This service was given by the Saxon Elector Friedrich August II (King August III of Poland), to Elizabeth I Petrovna on the occasion of the marriage of her nephew, Grand Prince Peter Fjodorowitsch, to Sophie-Auguste von Anhalt-Zerbst, later Catherine II Alekseevna (Catherine the Great, Empress of Russia 1762-1796).
Some 440 pieces of the service are listed in an inventory (dated 5th November 1745) of certain chattels belonging to the Imperial household of St. Petersburg. 145 pieces of this service are still in Hermitage. Several pieces from this service were sold in our Geneva Rooms on 7th May 1987, lots 190-194, a pair of plates in these Rooms on 30th September 1991, lot 250, a dish on 25th November 1991, lot 335 and 13th December 2001, lot 666. For other examples from this service see '18th Century Meissen porcelain, The Hoffmeister Collection' Catalogue (Hamburg, 2000), Vol. II., p. 546, no. 363 and pp. 572-574. See also Ulrich Pietsch, Fhühes Meissener Porzellan Sammlung Carabelli, (Munich, 2000), p. 264, no. 135, and Rainer Rückert, op. cit. (1966), no. 482.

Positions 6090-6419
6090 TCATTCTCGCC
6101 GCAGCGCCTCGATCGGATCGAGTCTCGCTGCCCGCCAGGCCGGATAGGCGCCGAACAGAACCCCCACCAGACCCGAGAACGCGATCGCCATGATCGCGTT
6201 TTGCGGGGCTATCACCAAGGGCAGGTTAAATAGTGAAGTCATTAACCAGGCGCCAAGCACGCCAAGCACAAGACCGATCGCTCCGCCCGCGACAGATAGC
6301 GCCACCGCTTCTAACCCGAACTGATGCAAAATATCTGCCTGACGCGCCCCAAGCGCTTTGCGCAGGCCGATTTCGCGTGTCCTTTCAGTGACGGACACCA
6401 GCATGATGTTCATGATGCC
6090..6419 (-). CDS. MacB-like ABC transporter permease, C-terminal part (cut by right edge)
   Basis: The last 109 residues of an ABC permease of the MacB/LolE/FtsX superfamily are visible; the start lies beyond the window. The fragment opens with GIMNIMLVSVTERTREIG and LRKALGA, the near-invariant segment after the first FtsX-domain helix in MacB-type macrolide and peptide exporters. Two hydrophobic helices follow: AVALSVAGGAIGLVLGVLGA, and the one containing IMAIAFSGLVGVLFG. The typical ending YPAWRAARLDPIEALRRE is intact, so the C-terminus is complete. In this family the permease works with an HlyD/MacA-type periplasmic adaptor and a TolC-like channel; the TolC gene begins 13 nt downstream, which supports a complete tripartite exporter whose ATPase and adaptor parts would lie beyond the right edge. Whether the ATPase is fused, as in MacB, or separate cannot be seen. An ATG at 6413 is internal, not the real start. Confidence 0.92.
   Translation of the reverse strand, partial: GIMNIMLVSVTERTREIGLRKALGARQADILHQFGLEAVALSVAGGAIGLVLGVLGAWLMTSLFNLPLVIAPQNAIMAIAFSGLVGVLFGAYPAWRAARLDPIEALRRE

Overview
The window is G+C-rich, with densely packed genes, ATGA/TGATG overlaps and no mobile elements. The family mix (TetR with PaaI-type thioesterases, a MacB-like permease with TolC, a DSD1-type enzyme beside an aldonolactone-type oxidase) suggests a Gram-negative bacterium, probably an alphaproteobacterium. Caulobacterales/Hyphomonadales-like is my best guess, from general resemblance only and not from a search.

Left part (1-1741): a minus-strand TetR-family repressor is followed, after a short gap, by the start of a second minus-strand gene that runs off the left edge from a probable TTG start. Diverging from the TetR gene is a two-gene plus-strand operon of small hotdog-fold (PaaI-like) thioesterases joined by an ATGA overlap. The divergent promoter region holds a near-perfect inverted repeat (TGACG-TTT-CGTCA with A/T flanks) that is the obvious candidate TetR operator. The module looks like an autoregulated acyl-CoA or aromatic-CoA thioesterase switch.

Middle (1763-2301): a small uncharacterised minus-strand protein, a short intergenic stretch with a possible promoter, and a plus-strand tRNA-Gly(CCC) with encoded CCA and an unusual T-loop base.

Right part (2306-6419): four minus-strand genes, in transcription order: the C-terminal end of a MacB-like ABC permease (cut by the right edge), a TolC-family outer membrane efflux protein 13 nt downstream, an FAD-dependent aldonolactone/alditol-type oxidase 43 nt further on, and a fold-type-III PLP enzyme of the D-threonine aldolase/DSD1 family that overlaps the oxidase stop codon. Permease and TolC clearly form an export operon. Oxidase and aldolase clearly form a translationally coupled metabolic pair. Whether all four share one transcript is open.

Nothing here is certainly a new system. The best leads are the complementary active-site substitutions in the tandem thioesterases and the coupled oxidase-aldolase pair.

The Order of St. Andrew, the highest of all Russian Imperial Orders, was founded in 1698 by Peter the Great, and the cross is a simplified version of the Order's badge; depicted without the black double-headed eagle that usually accompanies it, and St. Andrew is also depicted without a halo. The letters at the each end of the cross, S, A, P and R are an abbreviation of Sanctus Andreas Patronus Russiae.
The moulded Gotzkowsky erhabene Blumen decoration was first developed by J.F. Eberlein in 1741 for a service for the German merchant Gotzkowsky.